[Ironruby-core] "Taint" and (internal) copy constructors

Charles Oliver Nutter charles.nutter at sun.com
Thu Oct 25 13:23:35 EDT 2007


Curt Hagenlocher wrote:
> On 10/25/07, *Charles Oliver Nutter* <charles.nutter at sun.com 
> <mailto:charles.nutter at sun.com>> wrote:
> 
> 
>     frozen is another thing entirely, and it has good uses (locking down
>     strings and arrays so they can't be modified, for example). 
> 
>  
> Are extensions not able to ignore "frozen", then?

No, extensions can pretty much do anything they want, which is why they 
suck and why it's nearly impossible for any non-C-based implementation 
to ever support them.

> Other than strings and arrays, it's hard for me to see a compelling 
> reason for this feature.  But then, my thinking is undoubtedly 
> influenced by Python, where strings are immutable and "frozen arrays"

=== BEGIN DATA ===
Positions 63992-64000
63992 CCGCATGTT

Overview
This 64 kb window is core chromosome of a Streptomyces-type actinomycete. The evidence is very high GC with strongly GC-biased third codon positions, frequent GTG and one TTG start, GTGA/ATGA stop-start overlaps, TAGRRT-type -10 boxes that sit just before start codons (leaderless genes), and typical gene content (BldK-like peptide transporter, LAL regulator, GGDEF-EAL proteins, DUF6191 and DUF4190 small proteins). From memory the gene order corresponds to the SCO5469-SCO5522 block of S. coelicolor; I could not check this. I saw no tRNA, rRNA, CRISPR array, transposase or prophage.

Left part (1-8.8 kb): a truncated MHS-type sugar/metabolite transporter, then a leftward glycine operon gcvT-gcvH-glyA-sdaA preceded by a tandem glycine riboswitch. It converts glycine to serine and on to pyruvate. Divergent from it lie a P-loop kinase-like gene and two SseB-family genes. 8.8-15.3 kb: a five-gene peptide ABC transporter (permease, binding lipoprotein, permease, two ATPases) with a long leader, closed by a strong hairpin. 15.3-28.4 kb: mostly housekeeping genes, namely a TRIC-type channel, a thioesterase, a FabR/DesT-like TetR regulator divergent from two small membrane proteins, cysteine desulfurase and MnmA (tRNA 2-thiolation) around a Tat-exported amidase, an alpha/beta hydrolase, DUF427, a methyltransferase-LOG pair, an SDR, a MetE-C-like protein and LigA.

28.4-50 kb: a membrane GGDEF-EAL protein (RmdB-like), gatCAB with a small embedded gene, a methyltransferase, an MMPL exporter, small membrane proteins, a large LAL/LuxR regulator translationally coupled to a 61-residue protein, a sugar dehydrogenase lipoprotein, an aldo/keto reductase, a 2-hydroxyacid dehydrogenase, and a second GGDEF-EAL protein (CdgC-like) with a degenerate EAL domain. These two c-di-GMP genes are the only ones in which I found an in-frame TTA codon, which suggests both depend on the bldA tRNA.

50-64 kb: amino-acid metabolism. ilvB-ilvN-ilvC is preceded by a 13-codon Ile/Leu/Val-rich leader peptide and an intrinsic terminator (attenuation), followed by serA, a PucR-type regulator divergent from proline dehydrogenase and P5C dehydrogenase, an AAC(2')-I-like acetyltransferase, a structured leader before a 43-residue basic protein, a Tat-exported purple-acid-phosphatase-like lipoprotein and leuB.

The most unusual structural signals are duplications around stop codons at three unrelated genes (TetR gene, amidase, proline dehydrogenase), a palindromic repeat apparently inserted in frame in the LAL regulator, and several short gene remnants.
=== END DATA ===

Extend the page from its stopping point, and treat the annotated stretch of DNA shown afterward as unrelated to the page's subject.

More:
> are called tuples. :)

Even .NET and Java collection libraries provide ways to get immutable 
collections; it's similar to this. But regardless of whether you think 
it's useful, the important point is below...

> More to the point of this list, though, how can you decide which 
> features of CRuby to ignore?  It can't just be a matter of overhead, 
> because the overhead for "taint" seems to be almost exactly the same as 
> that for "frozen" -- both features require you to keep external 
> bookkeeping information for objects defined outside of Ruby when the 
> feature is used.

You can decide what features to ignore once you know what features are 
needed for existing apps to run. For example...JRuby can run Rails and 
just about anything else that's pure Ruby, so we've been able to 
determine that certain optimizations are safe and certain features can 
be safely "unsupported". It's really, really hard to make that 
determination before you can run nontrivial apps, but you can learn from 
others.

I'd say the only feature we gave up on early was continuations, and I 
actually made a serious effort to support them until we discovered how 
infrequently they were used in the real world. I shall miss my stackless 
interpreter, slow though it was.

- Charlie


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